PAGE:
~ Disney ~

The Art of Poetry Film with Cheryl Gross: “Despot’s Progress”

I’m still looking for collaborations to write about, so poetry filmmakers and videopoets: please send me links to your work! Today’s collaboration involved two different filmmakers’ responses to the same poem. First, propaganda cartoons (thank you Walt Disney) compiled by Othniel Smith make a stirring backdrop for Robert Peake‘s poem “Despot’s Progress.”

I would like to begin with a bit of history. Walt Disney was pro-American and produced a number of propaganda animations depicting Hitler and the Nazi party as buffoons. Unfortunately his patriotism irrationally carried over into the 1960s. This resulted in not allowing people to enter Disneyland if their hair was too long. (This was sparked by protests against the Vietnam War that I believe he felt were anti-American.) If memory serves me correctly, Disney enforced a rule limiting the length a man’s hair could to be in order to enter the theme park. Call it discrimination, but it’s an interesting example of what the times were like, and I believe makes the interplay of audio and visuals here even more poignant. Since Disney was calling the shots, does that mean he was right in inflicting this regulation on his clientele? If he had prejudice against hippies with long hair, I wonder who else he didn’t like?

I happen to love cartoons, especially old Disney and Warner Brothers. This blended with Peake’s poetry makes a brilliantly chilling observation of injustice and intolerance. The poem speaks sarcastically of totalitarianism as something we must adhere to. Images of Donald Duck saluting and trying to conform “comically” support this theory, but as you can see it is not funny. The cartoons just make it palatable and easy to swallow. This piece points us in the direction of taking an otherwise unrealistic depiction (the actual animation) to reveal the nightmare that eventually came to fruition. I think the question that should be asked is, when it comes to being prejudiced, what is the real difference between Disney and Hitler? I suppose we can say it was six million Jews, but what about the haircut? The atrocities committed by Hitler were undeniably more severe than Disney’s point of view and perhaps I should not compare the two, but let’s not dismiss the last section of the cartoon, when the baby duck bursts out of the egg saluting “Sieg Heil!” To me that’s where it actually begins.

No matter what kind of discipline you practice, art is a very powerful medium. This couldn’t be more relevant to what happened at Charlie Hebdo last week. Je Suis Charlie!

Music/concept/editing by Swoon; footage: coxyde 1951 AB (IICADOM 903 at the Internet Archive).

Then we have Mark Neys A.K.A. Swoon‘s interpretation, which is equally chilling. The use of vintage footage puts me on the edge of my seat. The music gets under my skin and I can’t help but feel this is the second before a disaster is about to occur. I find in Swoon’s piece the end is very different. There is no baby Hitler being born, just anticipation. What is next? And is there a next? Perhaps a bomb will drop or a tsunami will wash away the mother and child, leaving us with basically the same outcome. The world has changed and continues to change.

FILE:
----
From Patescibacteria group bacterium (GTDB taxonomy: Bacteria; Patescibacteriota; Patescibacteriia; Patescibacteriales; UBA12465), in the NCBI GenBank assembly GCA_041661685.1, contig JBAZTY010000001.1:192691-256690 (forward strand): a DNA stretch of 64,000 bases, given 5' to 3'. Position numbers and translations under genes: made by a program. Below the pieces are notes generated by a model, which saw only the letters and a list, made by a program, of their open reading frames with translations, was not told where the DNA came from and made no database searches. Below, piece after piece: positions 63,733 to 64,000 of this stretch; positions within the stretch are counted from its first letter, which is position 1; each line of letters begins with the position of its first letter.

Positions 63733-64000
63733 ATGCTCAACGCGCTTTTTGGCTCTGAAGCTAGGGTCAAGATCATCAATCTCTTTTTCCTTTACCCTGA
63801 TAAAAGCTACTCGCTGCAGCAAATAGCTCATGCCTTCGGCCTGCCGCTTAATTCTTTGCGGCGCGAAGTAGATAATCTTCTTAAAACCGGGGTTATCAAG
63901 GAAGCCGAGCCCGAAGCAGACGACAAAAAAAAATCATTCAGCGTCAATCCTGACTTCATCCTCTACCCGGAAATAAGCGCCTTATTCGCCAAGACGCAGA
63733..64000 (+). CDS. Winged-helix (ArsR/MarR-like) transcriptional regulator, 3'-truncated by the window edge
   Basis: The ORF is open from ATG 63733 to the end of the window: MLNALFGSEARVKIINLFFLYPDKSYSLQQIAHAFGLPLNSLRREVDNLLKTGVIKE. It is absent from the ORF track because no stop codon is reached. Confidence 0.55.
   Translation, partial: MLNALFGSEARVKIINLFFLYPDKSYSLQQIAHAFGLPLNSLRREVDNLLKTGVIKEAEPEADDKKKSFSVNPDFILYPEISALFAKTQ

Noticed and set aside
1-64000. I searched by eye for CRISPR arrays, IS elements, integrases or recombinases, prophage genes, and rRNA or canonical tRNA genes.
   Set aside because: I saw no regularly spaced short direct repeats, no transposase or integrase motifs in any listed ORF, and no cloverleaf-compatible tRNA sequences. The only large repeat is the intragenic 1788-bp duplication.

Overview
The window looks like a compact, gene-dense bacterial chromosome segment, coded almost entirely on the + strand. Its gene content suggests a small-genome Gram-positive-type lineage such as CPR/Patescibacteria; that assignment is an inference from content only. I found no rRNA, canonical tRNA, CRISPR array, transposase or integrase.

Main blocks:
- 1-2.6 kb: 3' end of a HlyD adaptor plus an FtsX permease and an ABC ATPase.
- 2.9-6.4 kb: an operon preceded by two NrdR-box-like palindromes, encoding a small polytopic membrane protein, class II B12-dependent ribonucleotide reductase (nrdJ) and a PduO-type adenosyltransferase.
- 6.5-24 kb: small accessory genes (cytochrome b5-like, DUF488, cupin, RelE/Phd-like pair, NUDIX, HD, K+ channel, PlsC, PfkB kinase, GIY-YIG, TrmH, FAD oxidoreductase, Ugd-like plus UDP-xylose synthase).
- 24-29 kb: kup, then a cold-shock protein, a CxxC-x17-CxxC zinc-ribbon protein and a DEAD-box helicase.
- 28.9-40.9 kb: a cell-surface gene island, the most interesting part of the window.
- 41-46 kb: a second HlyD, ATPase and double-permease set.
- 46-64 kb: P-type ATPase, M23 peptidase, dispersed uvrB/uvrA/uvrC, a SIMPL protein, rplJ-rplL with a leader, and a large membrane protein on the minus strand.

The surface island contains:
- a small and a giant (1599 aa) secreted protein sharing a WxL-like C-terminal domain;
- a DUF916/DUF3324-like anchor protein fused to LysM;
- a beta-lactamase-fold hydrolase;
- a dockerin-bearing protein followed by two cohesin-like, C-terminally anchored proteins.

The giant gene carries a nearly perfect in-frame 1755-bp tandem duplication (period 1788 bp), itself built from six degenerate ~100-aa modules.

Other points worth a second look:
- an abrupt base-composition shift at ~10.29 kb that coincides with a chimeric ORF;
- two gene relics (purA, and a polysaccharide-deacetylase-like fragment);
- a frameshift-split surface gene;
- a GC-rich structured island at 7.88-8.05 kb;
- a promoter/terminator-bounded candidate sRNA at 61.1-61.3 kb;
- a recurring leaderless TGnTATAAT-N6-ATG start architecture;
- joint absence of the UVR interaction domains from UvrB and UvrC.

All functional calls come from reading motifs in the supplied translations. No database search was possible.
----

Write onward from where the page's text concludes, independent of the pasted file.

See also Robert Peake’s blog post, “Two Views of ‘Despot’s Progress’ (Film-Poems).”

Disney owns patent for “video poetry” generator

Last week I received a rather surprising email from videopoetry pioneer Tom Konyves: “I thought you might enjoy this.” The link leads to a Google Patents record, “System and method for video poetry using text based related media, US 20110239099 A1.” Filed in March 2010 and published in September of the following year, the patent describes a semi-automatic, algorithmically guided method for creating videopoems, with an eye to generating viral content and commercial tie-ins. Here’s the abstract:

There is provided a system and method for creating video poetry using text based related media. There is provided a method for creating a video poetry media, the method comprising receiving an ordered list of text phrases selected from a defined plurality of text phrases, presenting a plurality of video clips, wherein each of the plurality of video clips is associated with one or more of the ordered list of text phrases, receiving an ordered list of video clips selected from the plurality of video clips, and generating the video poetry media using the ordered list of video clips. In this manner, the barrier of entry for creating video poetry media is reduced, encouraging increased user participation and the creation of the “viral” effect by sharing video poetry online. Positive publicity for associated brands and media properties and additional channels for commercial promotions are thereby provided.